The boom of the job market may finally be going bust. As inflation, ongoing supply chain issues and a volatile overall economy have put the squeeze on industries everywhere, more businesses have been forced to trim their workforce – almost 30,000 jobs in September (an increase of 46 percent from August), according to one analysis. Among the sectors hit hardest has been banking, as a period of growth, salary increases and generous bonuses has recently been followed by banks tightening their belts including strategically trimming executive salaries. As such we could see banking sector layoffs in 2023.
Now, firms like Goldman Sachs are reportedly laying off mid-level bankers in high-profile divisions, which some see as a barometer for the flagging health of the job economy in the industry.
Yet even as banks dial back in response, they must also react to new opportunities and the changing landscapes of their existing ones in order to properly position themselves to move forward. That could mean bringing specialized teams and talent on board to handle short-term projects, or creating entirely new groups that can’t be fully staffed by moving around current employees. Even during lean times and amid rounds of layoffs, many banks will be driven to tap into the contingent labor market.
Why Banks Need Contingent Labor Even Now
One survey comparing priority issues in the banking sector found that cybersecurity was the top concern (26 percent) among respondents, followed by regulatory change (14 percent) and digital transformation (13 percent) as third- and fourth-highest. What do these elements have in common? They are tied to regulatory changes that are soon due to take effect – changes that will be difficult, if not impossible, to accomplish with banks’ existing staff alone.
Issues such as compliance related to data privacy are make-or-break for banks of all sizes and growth expectations, and many of those organizations lack the in-house expertise, specialized skill sets, or sheer manpower needed to efficiently and effectively respond to these orders. Regardless of the current economic challenges facing the industry, especially with potential banking sector layoffs on the horizon, a significant number of banks will need to lean on outside help – including consultants and contingent labor – to meet their priority goals and compliance requirements.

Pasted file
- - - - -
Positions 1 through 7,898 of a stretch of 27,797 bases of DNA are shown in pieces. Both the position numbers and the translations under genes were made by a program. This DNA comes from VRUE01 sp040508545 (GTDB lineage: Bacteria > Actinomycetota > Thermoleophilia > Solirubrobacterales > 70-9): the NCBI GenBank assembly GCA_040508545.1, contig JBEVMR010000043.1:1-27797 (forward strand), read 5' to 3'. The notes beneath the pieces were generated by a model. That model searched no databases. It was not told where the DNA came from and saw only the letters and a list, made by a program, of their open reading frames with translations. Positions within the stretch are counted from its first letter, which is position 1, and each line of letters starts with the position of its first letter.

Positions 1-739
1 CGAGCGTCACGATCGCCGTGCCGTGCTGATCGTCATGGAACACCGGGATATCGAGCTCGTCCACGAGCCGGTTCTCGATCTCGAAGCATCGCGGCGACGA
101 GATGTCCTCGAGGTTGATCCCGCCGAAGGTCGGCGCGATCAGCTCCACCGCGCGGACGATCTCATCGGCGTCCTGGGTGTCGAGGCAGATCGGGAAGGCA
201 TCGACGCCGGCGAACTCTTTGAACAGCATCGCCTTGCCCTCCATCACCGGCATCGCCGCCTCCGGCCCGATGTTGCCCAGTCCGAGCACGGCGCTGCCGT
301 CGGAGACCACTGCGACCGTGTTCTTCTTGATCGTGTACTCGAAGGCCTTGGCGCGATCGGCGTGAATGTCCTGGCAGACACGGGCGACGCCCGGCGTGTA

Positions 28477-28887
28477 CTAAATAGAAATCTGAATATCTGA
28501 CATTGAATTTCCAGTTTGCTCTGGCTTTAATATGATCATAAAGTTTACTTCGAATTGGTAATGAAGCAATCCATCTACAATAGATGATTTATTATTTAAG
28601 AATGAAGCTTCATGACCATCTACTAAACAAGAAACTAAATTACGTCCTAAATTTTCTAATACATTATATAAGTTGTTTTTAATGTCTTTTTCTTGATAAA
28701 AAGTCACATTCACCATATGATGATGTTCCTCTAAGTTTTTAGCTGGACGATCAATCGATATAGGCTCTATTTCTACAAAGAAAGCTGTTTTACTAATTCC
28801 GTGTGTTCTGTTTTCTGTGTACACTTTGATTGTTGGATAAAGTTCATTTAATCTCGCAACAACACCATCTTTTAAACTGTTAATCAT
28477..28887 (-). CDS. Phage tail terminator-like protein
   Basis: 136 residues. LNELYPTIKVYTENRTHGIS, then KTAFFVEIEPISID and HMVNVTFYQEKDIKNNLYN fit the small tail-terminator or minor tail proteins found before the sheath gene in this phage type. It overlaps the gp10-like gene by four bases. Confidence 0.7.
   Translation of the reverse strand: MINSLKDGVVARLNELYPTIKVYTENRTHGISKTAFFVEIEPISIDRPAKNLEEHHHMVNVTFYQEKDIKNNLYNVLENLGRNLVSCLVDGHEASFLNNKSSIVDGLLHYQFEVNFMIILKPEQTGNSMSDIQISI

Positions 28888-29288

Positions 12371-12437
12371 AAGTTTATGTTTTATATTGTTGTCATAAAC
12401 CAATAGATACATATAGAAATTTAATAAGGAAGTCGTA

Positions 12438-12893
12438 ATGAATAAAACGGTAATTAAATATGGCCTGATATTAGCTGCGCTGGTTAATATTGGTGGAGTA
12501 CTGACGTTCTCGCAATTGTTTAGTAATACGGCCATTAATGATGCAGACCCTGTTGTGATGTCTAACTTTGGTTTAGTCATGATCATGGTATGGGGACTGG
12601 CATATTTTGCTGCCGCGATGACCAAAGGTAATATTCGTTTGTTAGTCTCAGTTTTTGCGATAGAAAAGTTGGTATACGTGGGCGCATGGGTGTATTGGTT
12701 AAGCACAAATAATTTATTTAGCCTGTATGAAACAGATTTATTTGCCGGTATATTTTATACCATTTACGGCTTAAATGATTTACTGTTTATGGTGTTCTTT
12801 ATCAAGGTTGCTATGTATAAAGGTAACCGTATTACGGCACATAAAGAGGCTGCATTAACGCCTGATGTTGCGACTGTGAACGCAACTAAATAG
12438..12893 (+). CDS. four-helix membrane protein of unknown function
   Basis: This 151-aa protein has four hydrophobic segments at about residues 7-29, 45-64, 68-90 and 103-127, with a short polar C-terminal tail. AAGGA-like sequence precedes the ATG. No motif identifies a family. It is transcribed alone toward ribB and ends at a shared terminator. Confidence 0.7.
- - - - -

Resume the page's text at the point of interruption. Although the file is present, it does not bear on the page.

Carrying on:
Optimizing a Contingent Workforce
Every bank has an individualized set of circumstances that requires a different deployment of labor than another – a strategy may need to be adjusted quickly to accommodate new regulatory changes, economic shifts, or business priorities. That’s where contingent labor – and the inherent flexibility it provides banks and other organizations – truly shines.
By building a strategy that includes a balance of staff and contingent labor – which may differ within each line of business or support function – a bank has the ability to fluidly react to specific situations with qualified specialists on short-term or open-ended contracts. PeopleCaddie has the network and platform to help your bank or organization find quality, vetted contractors who don’t require the riskier and more expensive commitment of hiring full-time staff. Reach out to let us help you start building your contingent labor workforce and strategy right away.
Looking to employ a contingent labor strategy? Here is how PeopleCaddie’s talent cloud can help.